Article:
Comment posted Aberdeen votes by narrow majority for video game ‘garden’ at Union Terrace by Robert Wakeham.
Graeme – have a good look at what’s proposed – the open space, ‘the square’, disappears to be replaced by a series of carved up spaces separated by very substantial bits of building – a very expensive monument to Sir Ian Wood, undoubtedly – but really destructive of the character of this garden in the city.
Aberdeen is not a ‘provincial backwater with little architectural merit’ – the city centre has suffered from bad planning that’s allowed traffic to dominate and has led to the main thoroughfare, Union Street, becoming very down at heel, and driven out much of the retail life. Jazzing up what could still be a haven from the rush and noise of the streets isn’t going to cure Aberdeen’s problems. In Manhattan Diller Scofidio & Renfro succeeded in part because they had to respect the strong form of the old railway viaduct, and designed the garden within it – whereas in Aberdeen they’ve been presented with an existing garden, but have completely destroyed its form in seeking to create something novel and revolutionary. The previous approved design created very substantial new space to bring more life and activity into the gardens, but without destroying their form. I just wonder if this was seen as a missed opportunity to create a massive impact on the city centre to the greater glory of Sir Ian Wood and the ‘city fathers’.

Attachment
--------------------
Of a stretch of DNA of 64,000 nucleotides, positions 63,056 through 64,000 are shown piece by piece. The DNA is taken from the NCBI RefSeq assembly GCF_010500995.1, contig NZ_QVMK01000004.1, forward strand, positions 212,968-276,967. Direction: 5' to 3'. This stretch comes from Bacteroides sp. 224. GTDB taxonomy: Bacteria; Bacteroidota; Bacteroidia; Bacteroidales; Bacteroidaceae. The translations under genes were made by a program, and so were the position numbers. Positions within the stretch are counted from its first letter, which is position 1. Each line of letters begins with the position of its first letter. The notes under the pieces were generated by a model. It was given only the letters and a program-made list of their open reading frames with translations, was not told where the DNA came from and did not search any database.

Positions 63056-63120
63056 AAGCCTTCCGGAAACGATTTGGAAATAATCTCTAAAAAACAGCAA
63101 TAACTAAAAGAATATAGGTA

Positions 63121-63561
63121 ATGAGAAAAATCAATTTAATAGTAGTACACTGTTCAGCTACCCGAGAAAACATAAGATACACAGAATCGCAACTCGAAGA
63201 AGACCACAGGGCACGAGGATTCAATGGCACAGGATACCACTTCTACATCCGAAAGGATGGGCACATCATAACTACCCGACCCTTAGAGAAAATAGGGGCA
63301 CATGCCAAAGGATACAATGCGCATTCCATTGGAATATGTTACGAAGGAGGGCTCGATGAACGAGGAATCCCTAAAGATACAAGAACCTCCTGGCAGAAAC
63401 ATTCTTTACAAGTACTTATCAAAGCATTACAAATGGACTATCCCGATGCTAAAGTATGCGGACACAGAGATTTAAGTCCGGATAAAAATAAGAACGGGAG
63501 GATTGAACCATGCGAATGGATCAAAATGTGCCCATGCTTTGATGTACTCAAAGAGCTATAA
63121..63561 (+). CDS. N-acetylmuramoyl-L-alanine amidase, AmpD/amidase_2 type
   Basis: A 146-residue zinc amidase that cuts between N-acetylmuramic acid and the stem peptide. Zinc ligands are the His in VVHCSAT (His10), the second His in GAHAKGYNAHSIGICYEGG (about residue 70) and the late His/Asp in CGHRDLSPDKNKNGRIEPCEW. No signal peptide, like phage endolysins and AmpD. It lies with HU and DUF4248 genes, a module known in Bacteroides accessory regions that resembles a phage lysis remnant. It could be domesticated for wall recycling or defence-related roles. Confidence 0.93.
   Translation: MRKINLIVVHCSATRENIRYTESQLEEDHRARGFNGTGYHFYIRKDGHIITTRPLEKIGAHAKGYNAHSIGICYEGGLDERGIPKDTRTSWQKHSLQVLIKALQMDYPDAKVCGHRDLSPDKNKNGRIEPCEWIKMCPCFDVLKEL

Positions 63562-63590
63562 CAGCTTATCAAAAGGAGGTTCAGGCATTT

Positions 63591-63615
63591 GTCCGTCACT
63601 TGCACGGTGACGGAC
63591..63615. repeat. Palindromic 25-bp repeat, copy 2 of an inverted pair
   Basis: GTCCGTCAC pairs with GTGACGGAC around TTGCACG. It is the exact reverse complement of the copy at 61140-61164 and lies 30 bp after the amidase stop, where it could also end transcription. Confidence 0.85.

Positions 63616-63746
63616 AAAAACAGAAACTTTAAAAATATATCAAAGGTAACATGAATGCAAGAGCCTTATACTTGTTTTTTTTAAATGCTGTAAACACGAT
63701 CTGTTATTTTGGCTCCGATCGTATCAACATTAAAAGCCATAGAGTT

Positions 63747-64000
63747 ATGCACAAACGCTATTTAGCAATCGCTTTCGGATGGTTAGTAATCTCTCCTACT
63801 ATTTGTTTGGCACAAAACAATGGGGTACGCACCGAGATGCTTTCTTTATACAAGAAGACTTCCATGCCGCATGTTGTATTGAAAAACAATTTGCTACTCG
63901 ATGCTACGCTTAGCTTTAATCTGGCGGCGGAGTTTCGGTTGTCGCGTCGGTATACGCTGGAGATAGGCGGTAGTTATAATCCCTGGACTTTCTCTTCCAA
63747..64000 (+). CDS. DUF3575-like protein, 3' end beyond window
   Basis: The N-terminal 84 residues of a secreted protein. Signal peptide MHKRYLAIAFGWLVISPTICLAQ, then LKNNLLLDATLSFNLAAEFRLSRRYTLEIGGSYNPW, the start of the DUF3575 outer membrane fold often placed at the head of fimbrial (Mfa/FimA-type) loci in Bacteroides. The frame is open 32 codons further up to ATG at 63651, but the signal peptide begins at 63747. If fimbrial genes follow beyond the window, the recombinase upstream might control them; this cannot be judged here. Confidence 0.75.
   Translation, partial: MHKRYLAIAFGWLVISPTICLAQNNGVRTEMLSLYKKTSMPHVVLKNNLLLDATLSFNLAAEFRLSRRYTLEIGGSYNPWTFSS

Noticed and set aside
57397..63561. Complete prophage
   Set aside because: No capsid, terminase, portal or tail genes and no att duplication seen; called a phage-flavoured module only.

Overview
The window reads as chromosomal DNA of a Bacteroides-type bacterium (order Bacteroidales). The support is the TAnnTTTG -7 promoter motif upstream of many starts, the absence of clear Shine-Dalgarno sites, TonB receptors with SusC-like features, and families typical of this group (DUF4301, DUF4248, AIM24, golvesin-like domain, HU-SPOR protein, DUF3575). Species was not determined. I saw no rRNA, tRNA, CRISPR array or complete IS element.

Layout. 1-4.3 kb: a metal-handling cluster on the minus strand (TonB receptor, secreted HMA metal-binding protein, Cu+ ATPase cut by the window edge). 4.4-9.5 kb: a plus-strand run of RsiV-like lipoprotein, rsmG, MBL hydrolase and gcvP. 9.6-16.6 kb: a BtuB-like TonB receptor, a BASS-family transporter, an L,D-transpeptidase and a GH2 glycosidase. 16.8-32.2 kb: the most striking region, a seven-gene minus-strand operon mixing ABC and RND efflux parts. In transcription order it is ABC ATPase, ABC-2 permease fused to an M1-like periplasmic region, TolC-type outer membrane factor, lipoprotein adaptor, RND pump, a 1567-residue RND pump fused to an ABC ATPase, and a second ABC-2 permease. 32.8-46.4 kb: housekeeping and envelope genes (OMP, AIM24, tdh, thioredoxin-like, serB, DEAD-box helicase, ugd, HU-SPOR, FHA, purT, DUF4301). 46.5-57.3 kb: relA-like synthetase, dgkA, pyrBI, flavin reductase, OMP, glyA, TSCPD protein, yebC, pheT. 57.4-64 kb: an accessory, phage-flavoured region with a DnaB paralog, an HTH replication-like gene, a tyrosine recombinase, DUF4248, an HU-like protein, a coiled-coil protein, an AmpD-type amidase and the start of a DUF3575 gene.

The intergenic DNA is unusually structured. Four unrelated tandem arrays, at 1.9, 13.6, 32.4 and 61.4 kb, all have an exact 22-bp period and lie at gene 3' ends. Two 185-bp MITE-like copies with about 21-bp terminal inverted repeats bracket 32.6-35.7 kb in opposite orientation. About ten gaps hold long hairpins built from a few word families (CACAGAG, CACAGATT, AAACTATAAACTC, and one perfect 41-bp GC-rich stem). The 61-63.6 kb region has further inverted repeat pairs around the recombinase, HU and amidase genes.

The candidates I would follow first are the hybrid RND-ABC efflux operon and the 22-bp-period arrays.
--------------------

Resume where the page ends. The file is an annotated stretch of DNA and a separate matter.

Robert Wakeham also commented
- I think this is unfortunately evidence (again) that, in Aberdeen, money speaks louder than anything else. The proof of the pudding will be in the eating.
It’s worth comparing this scheme, which completely overwhelms the gardens and utterly destroys their character, with the previous proposal by Brisac Gonzalez for the Peacock Visual Arts Centre, consisting of three levels of galleries and arts facilities inserted under the existing gardens terraces in much the same way that the National Gallery basement extension was inserted under the existing building on the Mound facing Princes Street Gardens in Edinburgh. Diller Scofidio & Renfro are very good designers – who did a brilliant job in their High Line linear garden development of the old elevated freight railway bordering the Hudson in Manhattan – but they’ve been unable to work within, and respect, the character of Union Terrace Gardens.
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